• The various illustrative logical blocks, modules, circuits, and algorithm steps described in connection with the embodiments disclosed herein may be implemented as electronic hardware, computer software, or combinations of both. To clearly illustrate this interchangeability of hardware and software, various illustrative components, blocks, modules, circuits, and steps have been described above generally in terms of their functionality. Whether such functionality is implemented as hardware or software depends upon the particular application and design constraints imposed on the overall system. Skilled artisans may implement the described functionality in varying ways for each particular application, but such implementation decisions should not be interpreted as causing a departure from the scope embodiments.
  • The hardware used to implement the various illustrative logics, logical blocks, modules, and circuits described in connection with the embodiments disclosed herein may be implemented or performed with a general purpose processor, a digital signal processor (DSP), an application specific integrated circuit (ASIC), a field programmable gate array (FPGA) or other programmable logic device, discrete gate or transistor logic, discrete hardware components, or any combination thereof designed to perform the functions described herein. A general-purpose processor may be a microprocessor, but, in the alternative, the processor may be any conventional processor, controller, microcontroller, or state machine. A processor may also be implemented as a combination of computing devices, e.g., a combination of a DSP and a microprocessor, a plurality of microprocessors, one or more microprocessors in conjunction with a DSP core, or any other such configuration. Alternatively, some steps or methods may be performed by circuitry that is specific to a given function.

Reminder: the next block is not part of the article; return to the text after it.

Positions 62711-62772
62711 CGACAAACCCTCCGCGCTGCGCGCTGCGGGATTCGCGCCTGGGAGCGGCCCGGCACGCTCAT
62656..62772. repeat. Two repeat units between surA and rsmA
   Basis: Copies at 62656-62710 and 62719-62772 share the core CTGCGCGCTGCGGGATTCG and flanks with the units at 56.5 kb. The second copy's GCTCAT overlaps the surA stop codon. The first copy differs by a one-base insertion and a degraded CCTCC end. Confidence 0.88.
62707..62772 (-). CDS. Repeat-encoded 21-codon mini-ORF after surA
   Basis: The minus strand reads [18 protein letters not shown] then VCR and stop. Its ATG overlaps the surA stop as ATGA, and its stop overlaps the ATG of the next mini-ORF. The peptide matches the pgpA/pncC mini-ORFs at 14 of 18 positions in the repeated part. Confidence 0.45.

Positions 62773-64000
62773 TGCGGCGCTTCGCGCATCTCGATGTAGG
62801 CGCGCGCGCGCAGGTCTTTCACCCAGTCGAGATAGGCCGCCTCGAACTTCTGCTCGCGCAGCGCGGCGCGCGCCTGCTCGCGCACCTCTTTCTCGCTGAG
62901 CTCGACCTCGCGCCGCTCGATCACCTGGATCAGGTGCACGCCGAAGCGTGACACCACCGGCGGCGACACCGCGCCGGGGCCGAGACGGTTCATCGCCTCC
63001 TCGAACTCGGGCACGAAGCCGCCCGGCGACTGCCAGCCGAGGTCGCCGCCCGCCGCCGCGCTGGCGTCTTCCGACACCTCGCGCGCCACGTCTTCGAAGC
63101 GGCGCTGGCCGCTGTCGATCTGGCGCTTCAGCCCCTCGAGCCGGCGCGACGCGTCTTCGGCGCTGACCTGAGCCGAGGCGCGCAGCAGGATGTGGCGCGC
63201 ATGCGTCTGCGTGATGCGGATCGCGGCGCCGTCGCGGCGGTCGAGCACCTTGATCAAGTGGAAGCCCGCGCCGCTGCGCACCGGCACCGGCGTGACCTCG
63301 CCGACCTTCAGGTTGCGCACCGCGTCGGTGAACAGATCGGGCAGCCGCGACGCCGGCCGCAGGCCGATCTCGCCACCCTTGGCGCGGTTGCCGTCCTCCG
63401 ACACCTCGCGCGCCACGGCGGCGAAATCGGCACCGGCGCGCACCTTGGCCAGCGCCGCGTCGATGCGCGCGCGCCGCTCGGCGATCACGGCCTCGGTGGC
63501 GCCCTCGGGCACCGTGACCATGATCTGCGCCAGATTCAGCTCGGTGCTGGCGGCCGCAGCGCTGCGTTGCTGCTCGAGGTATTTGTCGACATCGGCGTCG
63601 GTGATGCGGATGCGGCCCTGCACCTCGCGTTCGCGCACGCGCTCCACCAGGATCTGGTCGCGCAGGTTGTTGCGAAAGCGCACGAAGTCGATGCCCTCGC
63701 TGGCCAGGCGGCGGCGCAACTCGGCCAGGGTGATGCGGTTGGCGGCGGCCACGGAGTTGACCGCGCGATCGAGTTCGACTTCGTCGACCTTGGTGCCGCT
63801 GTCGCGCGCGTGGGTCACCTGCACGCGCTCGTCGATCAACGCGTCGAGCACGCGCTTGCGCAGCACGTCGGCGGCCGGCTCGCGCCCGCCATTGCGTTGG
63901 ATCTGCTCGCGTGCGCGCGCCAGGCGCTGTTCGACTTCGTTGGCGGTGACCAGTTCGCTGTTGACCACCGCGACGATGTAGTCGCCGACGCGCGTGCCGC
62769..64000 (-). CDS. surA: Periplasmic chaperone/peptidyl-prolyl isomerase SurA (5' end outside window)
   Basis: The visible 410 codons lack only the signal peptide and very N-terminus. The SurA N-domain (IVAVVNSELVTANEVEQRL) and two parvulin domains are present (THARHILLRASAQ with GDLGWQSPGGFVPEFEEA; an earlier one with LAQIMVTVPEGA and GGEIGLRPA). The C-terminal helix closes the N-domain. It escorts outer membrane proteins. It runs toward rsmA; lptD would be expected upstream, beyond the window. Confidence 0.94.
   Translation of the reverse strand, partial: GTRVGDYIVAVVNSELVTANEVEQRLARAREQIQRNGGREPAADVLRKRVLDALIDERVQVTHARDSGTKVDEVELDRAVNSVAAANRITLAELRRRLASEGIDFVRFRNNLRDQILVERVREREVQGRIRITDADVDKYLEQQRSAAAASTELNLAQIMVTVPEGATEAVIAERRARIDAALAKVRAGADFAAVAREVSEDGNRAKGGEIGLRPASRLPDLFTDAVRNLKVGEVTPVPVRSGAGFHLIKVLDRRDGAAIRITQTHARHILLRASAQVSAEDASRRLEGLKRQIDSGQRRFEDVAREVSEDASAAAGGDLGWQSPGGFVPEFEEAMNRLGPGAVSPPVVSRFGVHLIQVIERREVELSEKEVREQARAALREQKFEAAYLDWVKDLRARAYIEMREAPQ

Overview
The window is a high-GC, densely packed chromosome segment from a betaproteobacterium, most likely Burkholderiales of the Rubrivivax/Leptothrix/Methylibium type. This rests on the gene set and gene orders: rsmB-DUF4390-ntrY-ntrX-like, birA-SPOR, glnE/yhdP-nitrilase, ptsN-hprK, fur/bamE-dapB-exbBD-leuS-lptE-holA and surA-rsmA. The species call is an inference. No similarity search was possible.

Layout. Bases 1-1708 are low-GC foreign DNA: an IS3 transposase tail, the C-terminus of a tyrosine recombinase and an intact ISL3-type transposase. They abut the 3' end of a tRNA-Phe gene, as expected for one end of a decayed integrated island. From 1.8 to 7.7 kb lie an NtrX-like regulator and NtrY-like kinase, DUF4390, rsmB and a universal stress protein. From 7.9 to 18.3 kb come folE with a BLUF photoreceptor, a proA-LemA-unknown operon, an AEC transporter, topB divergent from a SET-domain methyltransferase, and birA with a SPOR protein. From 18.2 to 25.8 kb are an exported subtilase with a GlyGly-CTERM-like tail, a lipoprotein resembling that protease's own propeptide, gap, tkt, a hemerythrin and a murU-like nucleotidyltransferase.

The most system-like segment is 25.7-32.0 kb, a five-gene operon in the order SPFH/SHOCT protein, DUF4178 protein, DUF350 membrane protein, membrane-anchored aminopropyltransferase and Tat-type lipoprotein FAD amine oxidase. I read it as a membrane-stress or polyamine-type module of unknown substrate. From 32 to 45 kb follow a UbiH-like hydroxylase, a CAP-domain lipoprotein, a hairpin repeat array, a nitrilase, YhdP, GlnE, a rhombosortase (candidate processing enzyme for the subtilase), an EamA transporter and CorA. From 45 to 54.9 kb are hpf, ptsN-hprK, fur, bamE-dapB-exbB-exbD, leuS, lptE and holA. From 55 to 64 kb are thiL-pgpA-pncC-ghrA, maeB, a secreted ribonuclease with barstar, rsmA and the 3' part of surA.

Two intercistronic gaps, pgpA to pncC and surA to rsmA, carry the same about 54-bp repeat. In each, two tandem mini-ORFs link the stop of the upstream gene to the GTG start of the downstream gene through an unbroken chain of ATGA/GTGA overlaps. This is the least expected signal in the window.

• The functions in the various embodiments may be implemented in hardware, software, firmware, or any combination thereof. If implemented in software, the functions may be stored as one or more processor executable instructions or code on a non-transitory computer readable medium or non-transitory processor readable medium. The steps of a method or algorithm disclosed herein may be embodied in a processor-executable software module that may reside on a non-transitory computer-readable or processor-readable storage medium. Non-transitory computer-readable or processor-readable storage media may be any storage media that may be accessed by a computer or a processor. By way of example but not limitation, such non-transitory computer-readable or processor-readable media may include RAM, ROM, EEPROM, FLASH memory, CD-ROM or other optical disk storage, magnetic disk storage or other magnetic storage devices, or any other medium that may be used to store desired program code in the form of instructions or data structures and that may be accessed by a computer. Disk and disc, as used herein, includes compact disc (CD), laser disc, optical disc, digital versatile disc (DVD), floppy disk, and blu-ray disc where disks usually reproduce data magnetically, while discs reproduce data optically with lasers. Combinations of the above are also included within the scope of non-transitory computer-readable and processor-readable media. Additionally, the operations of a method or algorithm may reside as one or any combination or set of codes and/or instructions on a non-transitory processor-readable medium and/or computer-readable medium, which may be incorporated into a computer program product.
  • The preceding description of the disclosed embodiments is provided to enable any person skilled in the art to make or use the present invention. Various modifications to these embodiments will be readily apparent to those skilled in the art, and the generic principles defined herein may be applied to other embodiments without departing from the spirit or scope of the invention. Thus, the present invention is not intended to be limited to the embodiments shown herein but is to be accorded the widest scope consistent with the following claims and the principles and novel features disclosed herein.

Claims (20)

    What is claimed is:
  1. 1. A method for controlling a pulse oximeter, comprising:
    receiving accelerometer data from an accelerometer coupled to the pulse oximeter;
    determining a patient activity state based at least in part on the received accelerometer data;